Stikine River – Part 2

Yesterday was our first day exploring the Stikine River, traveling 160 miles of opaque shoaling water full of stumps and snags, seeing glaciers and mountains and beautiful fall color.  We arrived in the tiny town of Telegraph Creek, British Columbia and spent the night at a little B&B just outside of town.  After dinner our hosts lit a bonfire, and we enjoyed its warmth on a brisk night.

The night was clear so I set my alarm to look for aurora activity around 12:30am.  No joy.  I went back to bed, and my friend woke me up around 2:30am to tell me that there was some action in the sky.It wasn’t a great aurora and the activity was already waning, but I still think the aurora is really cool and well worth some lost sleep and cold hands.  In fact, we woke to frost on the field in the morning.  Winter is coming – no doubt about it.

Fortified by some hot coffee before breakfast, a few of us hiked up to the top of the ridge to enjoy the view.  Perfect.The high-bush cranberries were almost gone, not really enough to collect to make ketchup.We watched a fox wandering in the field over breakfast, and then we got a tour of the little town of Telegraph Creek.The captain and his friend who ran the B&B were fueling the boat with a hand pump from 55 gallon drums – there’s no fuel dock here!I was impressed by the display of mangled boat propellers on display around a nearby building.  This river is no place for rookies.Fueled up and ready to go, the captain treated us to a wild ride a little farther up the river, to the beginning of the Grand Canyon of the Stikine.  The river was not navigable beyond here at this time of the year, but it was fun to sit with the boat powering forward and not moving in the swift water.It was time to point the bow south, running even faster with the current.  We learned that there used to be steam-powered stern wheelers running up the river, and the captain showed us a few places where the boats could be attached to cables and pulleys to help them get through narrows where the water velocity was too great for them to overcome.  Where there’s a will, there’s a way.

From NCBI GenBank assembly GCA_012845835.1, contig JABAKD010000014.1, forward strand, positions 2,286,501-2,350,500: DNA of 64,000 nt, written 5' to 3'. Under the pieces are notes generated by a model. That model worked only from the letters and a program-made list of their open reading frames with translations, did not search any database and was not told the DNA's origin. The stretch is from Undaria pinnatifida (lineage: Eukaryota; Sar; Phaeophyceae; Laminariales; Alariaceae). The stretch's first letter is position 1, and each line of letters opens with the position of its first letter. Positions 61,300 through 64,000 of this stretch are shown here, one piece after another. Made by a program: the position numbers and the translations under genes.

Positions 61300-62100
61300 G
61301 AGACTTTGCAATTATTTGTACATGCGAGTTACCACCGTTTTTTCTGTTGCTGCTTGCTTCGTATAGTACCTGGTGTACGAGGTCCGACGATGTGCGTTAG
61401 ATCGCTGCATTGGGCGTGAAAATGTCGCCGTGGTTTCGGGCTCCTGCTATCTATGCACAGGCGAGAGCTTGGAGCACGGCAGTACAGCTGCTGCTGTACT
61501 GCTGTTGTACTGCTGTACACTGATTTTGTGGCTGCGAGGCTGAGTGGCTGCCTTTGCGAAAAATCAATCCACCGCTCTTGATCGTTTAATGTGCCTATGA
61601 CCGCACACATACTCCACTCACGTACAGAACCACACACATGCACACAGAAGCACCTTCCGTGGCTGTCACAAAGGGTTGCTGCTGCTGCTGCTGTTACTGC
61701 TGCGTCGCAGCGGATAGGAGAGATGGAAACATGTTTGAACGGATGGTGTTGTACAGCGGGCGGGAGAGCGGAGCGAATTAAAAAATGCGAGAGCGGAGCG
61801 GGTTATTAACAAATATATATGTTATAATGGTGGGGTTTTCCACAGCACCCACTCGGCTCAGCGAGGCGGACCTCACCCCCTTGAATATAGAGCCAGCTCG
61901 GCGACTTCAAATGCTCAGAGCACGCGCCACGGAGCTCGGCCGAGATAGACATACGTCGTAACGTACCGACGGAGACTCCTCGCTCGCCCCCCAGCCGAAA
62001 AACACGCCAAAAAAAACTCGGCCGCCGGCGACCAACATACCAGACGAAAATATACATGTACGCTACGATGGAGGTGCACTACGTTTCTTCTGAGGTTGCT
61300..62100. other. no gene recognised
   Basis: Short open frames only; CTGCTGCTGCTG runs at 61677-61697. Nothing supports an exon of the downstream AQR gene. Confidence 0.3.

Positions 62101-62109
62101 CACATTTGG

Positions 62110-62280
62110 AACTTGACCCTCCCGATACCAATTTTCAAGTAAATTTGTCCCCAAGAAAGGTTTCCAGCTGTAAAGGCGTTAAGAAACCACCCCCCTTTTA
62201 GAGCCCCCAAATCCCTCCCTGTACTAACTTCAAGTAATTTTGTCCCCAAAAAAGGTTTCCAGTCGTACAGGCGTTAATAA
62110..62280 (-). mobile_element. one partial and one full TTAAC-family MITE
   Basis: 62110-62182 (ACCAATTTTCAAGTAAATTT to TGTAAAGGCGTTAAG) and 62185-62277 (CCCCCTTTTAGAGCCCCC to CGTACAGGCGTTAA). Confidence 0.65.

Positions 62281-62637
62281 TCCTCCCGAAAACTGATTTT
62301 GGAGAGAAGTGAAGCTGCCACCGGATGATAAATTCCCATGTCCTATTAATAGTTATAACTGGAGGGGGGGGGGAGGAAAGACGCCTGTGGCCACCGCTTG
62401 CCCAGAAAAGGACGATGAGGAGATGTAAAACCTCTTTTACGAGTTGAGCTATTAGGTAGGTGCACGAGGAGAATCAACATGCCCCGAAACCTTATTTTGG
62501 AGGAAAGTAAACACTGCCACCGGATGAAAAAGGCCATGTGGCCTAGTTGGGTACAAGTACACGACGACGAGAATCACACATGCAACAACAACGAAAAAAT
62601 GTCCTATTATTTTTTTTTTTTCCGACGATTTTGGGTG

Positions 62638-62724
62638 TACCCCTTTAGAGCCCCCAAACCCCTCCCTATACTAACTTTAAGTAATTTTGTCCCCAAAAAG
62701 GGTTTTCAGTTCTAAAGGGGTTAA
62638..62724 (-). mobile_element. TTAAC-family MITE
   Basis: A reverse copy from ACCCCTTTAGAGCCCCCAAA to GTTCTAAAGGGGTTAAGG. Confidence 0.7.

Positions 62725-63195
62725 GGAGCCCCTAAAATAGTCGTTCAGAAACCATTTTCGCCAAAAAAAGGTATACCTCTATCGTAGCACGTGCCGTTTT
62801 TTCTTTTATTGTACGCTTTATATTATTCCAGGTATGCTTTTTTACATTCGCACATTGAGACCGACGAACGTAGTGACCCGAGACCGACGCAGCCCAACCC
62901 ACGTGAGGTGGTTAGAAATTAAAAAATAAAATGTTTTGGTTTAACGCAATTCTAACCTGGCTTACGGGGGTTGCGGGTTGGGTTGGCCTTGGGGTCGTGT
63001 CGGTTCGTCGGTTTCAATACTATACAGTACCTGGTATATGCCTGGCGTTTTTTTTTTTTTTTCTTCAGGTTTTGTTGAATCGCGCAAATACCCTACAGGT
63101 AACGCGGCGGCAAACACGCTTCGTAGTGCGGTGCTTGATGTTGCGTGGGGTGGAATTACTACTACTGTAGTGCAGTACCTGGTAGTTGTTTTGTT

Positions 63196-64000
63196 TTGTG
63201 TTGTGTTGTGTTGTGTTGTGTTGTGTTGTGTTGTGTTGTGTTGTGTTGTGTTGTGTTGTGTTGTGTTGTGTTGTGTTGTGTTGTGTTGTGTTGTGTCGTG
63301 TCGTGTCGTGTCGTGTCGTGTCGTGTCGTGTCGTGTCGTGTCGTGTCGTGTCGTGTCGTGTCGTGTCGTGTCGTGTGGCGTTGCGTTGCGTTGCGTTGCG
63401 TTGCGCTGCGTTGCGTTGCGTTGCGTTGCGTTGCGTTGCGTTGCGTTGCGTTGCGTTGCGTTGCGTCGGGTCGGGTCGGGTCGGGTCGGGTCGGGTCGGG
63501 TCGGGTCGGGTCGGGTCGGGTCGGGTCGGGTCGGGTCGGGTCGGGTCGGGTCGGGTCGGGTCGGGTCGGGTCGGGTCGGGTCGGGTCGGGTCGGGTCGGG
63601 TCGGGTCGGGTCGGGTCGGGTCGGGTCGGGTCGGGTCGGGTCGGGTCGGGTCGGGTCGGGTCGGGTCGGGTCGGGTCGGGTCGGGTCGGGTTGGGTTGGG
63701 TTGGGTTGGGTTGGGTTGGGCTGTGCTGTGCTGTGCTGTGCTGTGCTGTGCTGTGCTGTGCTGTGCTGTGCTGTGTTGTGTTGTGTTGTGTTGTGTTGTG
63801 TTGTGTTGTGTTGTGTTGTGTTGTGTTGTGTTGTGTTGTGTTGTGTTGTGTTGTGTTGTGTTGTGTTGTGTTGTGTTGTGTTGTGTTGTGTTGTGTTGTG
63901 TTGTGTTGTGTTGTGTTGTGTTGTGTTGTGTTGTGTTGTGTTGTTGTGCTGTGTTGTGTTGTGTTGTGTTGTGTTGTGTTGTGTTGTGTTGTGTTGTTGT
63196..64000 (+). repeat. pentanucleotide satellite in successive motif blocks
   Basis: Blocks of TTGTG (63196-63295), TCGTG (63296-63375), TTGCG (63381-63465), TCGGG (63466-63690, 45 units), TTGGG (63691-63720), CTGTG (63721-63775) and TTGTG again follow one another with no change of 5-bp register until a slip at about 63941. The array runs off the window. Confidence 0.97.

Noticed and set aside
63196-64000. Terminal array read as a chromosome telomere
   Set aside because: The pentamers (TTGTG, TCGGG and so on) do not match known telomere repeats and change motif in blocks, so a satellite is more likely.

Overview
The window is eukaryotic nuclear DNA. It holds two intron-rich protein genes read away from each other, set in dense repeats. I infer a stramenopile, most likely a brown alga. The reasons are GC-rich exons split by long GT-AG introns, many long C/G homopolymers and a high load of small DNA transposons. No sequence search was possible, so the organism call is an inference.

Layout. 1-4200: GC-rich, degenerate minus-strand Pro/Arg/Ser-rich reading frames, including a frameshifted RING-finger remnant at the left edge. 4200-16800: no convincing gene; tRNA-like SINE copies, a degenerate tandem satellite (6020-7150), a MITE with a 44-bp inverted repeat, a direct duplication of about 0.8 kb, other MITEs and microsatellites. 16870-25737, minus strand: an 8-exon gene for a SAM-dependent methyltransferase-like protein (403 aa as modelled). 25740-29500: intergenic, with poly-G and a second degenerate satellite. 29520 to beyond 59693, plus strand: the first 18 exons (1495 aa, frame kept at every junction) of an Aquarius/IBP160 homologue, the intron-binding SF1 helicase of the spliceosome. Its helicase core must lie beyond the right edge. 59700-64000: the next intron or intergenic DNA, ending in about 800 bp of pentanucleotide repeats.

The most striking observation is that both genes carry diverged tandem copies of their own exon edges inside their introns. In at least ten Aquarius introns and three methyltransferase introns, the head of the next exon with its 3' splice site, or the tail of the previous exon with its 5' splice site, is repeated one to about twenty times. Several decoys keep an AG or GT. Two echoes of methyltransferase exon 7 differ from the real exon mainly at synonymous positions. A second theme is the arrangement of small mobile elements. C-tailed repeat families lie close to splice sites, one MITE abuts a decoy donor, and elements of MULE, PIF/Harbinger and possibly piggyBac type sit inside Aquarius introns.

We were surprised to stop and see some petroglyphs on a rock along the river.  It’s sometimes covered by silt, but the guides have marked the spot and have to dig it out from time to time.The Stikine was a trading highway for the Tlingit people and for First Nations people from BC so there are probably many more of these gems hidden by the river.

A beautiful waterfall……brown bear……and a downed tree that bore deep gouges and scratches from a bear cleaning its claws.  It may not look like much in the photograph, but it’s sobering to stick a finger into the claw marks to appreciate how big and powerful those paws are.The daylight was fading, but we still had time for a quick hike through the woods to the Great Glacier, where we found moose tracks at the lake edge and lots of grounded icebergs.The last of the light kissed the mountain opposite the glacier and made a glowing reflection in the glacial lake.It was a perfect ending to an exciting two day trip on the river.  We headed back home via Wrangell to clear US Customs, and had this nice sunset near the mouth of the river just to put the cherry on top.

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